I began making teabowls years ago, only a short time after I first got my hands on clay at the Art League studio in Alexandria, Va. It must have been a book of Japanese work, or a Hamada book, or some such thing. Maybe it was Steve Lally, making them next to me in Saturday morning's open studio. But early on I loved making and drinking from teabowls, and buying other people's teabowls.
I spent perhaps an hour one Saturday morning in about 1992 in Mark Shapiro's booth at the Baltimore ACC show, picking up and putting down faceted orange cups before finally buying one. We still have that pot in our cabinet here on Cape Cod. (And I have a better understanding of those few people at craft shows who come in silently and have to touch everything before buying.)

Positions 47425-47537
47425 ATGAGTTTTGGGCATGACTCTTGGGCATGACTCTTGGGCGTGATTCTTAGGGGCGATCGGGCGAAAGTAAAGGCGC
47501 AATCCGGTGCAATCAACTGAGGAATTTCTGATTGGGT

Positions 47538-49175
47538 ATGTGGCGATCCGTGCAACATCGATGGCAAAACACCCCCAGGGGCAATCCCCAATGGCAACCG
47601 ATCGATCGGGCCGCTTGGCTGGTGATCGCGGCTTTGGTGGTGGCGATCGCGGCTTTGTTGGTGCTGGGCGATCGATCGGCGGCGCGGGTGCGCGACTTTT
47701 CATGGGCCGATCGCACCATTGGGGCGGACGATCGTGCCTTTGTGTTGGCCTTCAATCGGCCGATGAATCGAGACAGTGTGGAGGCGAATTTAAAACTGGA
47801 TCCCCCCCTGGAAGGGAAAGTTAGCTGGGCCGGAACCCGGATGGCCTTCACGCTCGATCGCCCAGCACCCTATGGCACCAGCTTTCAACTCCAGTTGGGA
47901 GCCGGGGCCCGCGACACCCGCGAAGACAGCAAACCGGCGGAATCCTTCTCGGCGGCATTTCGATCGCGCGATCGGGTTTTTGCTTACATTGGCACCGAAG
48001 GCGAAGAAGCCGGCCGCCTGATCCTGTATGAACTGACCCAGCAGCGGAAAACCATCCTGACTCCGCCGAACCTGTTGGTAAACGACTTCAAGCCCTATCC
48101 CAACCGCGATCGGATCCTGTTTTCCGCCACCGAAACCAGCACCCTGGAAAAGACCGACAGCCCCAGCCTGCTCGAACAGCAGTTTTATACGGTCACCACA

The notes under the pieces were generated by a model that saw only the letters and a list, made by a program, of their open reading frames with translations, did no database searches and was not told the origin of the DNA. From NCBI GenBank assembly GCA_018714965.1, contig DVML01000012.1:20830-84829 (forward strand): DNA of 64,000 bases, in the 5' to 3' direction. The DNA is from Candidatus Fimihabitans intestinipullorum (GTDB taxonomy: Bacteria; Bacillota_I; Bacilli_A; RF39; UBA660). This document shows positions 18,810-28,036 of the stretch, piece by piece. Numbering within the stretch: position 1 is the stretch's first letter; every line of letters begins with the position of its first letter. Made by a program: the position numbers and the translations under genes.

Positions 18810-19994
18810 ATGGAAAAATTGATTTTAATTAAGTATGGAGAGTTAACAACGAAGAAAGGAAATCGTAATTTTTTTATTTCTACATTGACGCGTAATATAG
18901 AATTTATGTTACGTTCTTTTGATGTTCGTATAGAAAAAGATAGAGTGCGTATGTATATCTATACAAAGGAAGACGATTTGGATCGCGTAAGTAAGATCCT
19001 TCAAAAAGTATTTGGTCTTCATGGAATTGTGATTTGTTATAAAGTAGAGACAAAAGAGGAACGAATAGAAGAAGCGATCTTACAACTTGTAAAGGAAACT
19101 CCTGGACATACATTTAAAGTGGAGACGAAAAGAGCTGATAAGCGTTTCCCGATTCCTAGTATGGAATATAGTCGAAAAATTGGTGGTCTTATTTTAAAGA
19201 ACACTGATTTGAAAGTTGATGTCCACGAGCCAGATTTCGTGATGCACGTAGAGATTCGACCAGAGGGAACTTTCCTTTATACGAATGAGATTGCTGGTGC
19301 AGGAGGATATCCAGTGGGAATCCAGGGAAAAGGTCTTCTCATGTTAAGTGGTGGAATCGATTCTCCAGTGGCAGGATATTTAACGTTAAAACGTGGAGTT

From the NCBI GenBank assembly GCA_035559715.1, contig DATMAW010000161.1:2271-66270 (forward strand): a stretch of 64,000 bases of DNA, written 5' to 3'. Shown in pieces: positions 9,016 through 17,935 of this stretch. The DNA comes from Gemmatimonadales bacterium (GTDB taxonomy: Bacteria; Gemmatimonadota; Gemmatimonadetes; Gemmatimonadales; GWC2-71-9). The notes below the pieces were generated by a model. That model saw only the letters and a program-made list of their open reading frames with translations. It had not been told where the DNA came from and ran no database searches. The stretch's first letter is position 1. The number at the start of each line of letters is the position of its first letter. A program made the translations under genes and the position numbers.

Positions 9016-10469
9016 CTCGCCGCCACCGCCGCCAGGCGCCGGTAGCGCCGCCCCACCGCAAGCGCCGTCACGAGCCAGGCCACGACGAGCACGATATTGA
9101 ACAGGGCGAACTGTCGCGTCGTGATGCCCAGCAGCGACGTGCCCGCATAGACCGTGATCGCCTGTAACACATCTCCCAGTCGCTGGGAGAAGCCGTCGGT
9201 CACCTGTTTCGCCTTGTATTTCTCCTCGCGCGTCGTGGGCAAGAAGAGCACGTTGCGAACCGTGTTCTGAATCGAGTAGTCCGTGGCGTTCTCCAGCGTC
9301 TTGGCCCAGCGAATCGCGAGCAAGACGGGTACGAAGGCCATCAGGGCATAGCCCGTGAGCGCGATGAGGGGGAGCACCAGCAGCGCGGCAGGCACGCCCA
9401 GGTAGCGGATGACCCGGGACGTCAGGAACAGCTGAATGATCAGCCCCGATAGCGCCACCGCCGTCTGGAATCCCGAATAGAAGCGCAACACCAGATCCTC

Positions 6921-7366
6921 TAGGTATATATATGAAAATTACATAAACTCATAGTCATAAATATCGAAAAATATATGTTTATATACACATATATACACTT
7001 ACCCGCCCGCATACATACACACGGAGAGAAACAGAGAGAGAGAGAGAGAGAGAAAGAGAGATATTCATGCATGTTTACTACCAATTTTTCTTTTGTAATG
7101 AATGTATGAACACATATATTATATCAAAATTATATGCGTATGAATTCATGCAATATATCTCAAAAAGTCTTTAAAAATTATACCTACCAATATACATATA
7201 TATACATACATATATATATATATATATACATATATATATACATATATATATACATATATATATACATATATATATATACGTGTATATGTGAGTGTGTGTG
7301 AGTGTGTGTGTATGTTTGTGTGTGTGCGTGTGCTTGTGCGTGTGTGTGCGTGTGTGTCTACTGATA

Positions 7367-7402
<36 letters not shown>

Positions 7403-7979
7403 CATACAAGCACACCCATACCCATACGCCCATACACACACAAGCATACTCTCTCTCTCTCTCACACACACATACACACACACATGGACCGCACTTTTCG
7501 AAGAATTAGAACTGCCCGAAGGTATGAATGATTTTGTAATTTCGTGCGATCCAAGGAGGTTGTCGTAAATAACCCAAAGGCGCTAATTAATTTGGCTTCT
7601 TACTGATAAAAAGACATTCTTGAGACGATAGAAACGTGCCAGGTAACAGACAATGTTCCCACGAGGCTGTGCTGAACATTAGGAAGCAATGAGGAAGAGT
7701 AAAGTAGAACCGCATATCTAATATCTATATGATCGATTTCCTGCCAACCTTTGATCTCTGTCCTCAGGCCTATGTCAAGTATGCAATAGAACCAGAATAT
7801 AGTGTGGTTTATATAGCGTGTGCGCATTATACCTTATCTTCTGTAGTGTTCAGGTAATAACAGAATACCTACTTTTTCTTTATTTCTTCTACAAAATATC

Dan Finnegan, then my teacher, paid me a great compliment one day in the Alexandria classroom when he offered to trade me one of his cups for one of mine. I felt like I'd made some progress that day.
A couple of years later, by this time teaching beginning pottery in an Alexandria city program, I asked a student who was headed to London to go to the Craftsman Potter's shop there and buy me a Phil Rogers teabowl. I loved Phil's teabowls ... still do, in fact. I'd bought one for $25 at a workshop, but had cracked it. She came back with a lovely ash-glazed cup which cost the equivalent of $75.
"Don't tell my wife," I said, as I cleaned out my wallet. Today Phil's teabowls cost considerably more than that up at the Pucker Gallery in Boston. This one, in the top photo, has survived uncracked.
I continue to make teabowls, lately faceting and torquing them to within an inch of their structural lives. I spend a fair amount of time explaining to browsing buyers what those drinking things without handles are. I should just say "cup" and forget "teabowl." But it's an old habit.
Other photos here: one-pound balls of B-Mix clay soon to be the shallow teabowls and simple mugs you see drying in the bottom two images.